In a bid to reduce the monopoly the Big Six currently holds over the UK’s energy market, Ofgem has today revealed a three-stage plan to make the electricity market more open and transparent. The announcement is most significant for the smaller energy players, who have previously found it difficult to break the strong hold of the Big Six.

Ofgem published a detailed roadmap containing three objectives for which the Big Six suppliers will be required to meet. These objectives are expected to open the wholesale energy market while offering the opportunity for independent suppliers to buy wholesale power in the range of products they need.

The three objectives are:

1) Make a range of products which support hedging available
2) Introduce robust reference prices showing how much power would cost in forward markets
3) Create an effective short/near-term market

The roadmap follows on from Ofgem’s electricity market reform document published last March. In the 12 months since this was made available, some changes have become apparent in the electricity market; although Ofgem believes that there is more that needs to be done before the UK’s energy industry is faced with a fair playing field.

Ofgem has also proposed mandatory auctions to open the market further and to ensure all three of the objectives are actually met. These auctions would involve the Big Six selling a range of different products so independent suppliers would be able to hedge their positions more effectively on the forward markets and therefore compete on a more level playing field.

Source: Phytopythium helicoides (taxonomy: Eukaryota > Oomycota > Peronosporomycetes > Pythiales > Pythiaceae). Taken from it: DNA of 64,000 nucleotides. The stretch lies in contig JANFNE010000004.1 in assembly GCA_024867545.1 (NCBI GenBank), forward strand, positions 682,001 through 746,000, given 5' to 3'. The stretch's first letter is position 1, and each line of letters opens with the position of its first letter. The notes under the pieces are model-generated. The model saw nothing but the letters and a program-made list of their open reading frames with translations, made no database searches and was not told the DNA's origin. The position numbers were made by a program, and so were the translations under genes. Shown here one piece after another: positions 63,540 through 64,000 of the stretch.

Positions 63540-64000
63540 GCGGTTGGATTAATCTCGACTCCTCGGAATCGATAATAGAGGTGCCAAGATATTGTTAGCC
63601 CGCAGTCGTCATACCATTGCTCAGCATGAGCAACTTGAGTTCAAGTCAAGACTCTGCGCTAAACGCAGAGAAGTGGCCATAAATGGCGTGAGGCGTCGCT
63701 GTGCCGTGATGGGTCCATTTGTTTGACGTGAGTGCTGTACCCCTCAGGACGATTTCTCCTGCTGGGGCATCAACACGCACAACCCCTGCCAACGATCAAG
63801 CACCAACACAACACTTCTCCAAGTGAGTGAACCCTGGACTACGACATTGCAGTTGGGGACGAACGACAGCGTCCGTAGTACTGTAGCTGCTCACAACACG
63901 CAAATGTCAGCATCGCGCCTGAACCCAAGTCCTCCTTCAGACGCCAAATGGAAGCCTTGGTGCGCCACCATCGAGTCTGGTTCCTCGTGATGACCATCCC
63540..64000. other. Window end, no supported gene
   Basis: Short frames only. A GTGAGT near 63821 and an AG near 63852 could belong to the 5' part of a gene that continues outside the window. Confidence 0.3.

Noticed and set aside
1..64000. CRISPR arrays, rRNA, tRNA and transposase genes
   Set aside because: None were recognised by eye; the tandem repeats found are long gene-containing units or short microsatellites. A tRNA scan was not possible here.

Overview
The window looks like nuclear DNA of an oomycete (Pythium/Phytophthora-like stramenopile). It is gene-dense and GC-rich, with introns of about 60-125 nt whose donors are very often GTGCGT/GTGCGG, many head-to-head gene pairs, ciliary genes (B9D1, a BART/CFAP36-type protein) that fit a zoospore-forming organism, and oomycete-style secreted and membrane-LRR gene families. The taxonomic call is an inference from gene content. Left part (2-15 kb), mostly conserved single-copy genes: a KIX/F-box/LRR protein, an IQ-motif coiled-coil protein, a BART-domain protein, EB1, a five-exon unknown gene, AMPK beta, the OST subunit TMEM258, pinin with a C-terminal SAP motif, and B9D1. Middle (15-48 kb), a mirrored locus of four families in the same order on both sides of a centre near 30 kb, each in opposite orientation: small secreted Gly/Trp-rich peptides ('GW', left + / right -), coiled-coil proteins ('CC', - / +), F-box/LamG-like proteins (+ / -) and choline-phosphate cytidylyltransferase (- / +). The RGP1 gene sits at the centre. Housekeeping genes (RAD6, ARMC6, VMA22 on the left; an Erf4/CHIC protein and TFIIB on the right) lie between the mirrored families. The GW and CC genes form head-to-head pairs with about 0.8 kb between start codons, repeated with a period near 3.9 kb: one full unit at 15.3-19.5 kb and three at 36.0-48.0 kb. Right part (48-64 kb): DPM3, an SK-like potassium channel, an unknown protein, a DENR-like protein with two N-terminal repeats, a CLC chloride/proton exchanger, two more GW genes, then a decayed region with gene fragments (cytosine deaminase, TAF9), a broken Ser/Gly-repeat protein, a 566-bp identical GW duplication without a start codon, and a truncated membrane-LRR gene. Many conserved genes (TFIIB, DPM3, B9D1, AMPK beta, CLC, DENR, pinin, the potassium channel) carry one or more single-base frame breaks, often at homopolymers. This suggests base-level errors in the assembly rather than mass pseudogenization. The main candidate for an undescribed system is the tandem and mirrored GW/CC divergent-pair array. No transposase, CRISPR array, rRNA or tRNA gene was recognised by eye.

Senior Partner for Markets Andrew Wright, said: “Since Ofgem announced that the Big Six companies needed to change radically their ways, they have made progress. We have seen pledges to simplify tariffs, moratoriums on door-step sales and now auctioning of power in the short-term market. This is to be welcomed. However, the needs of independent suppliers have not yet been met and this is why Ofgem is proposing to introduce mandatory auctions to force the pace of change and increase transparency.”

“Suppliers do not have to wait until the auctions are in place to act. Ofgem has set out clearly the three objectives we want met and energy suppliers now have the chance to take the lead and deliver this increase in liquidity.”

Meanwhile the new Energy and Climate Change Secretary, Edward Davey, said: “I welcome Ofgem’s proposals and the momentum that is building behind badly-needed reforms of our energy market. Consumers will get the best deals when suppliers face tough competition and that is what both Government and regulator are working to achieve. Right now only six big companies have 99 percent of domestic customers – energy bill payers in this country need more and better choices.

“We’ve cut red tape for small suppliers to give them a leg up into the market, and we are also working with the Ofgem to deliver clearer bills and simpler tariffs. We have strengthened Ofgem’s own hand by making it harder for energy companies to block licence changes, and we are looking at beefing up Ofgem’s powers further to ensure fairer outcomes for consumers,” Davey concluded.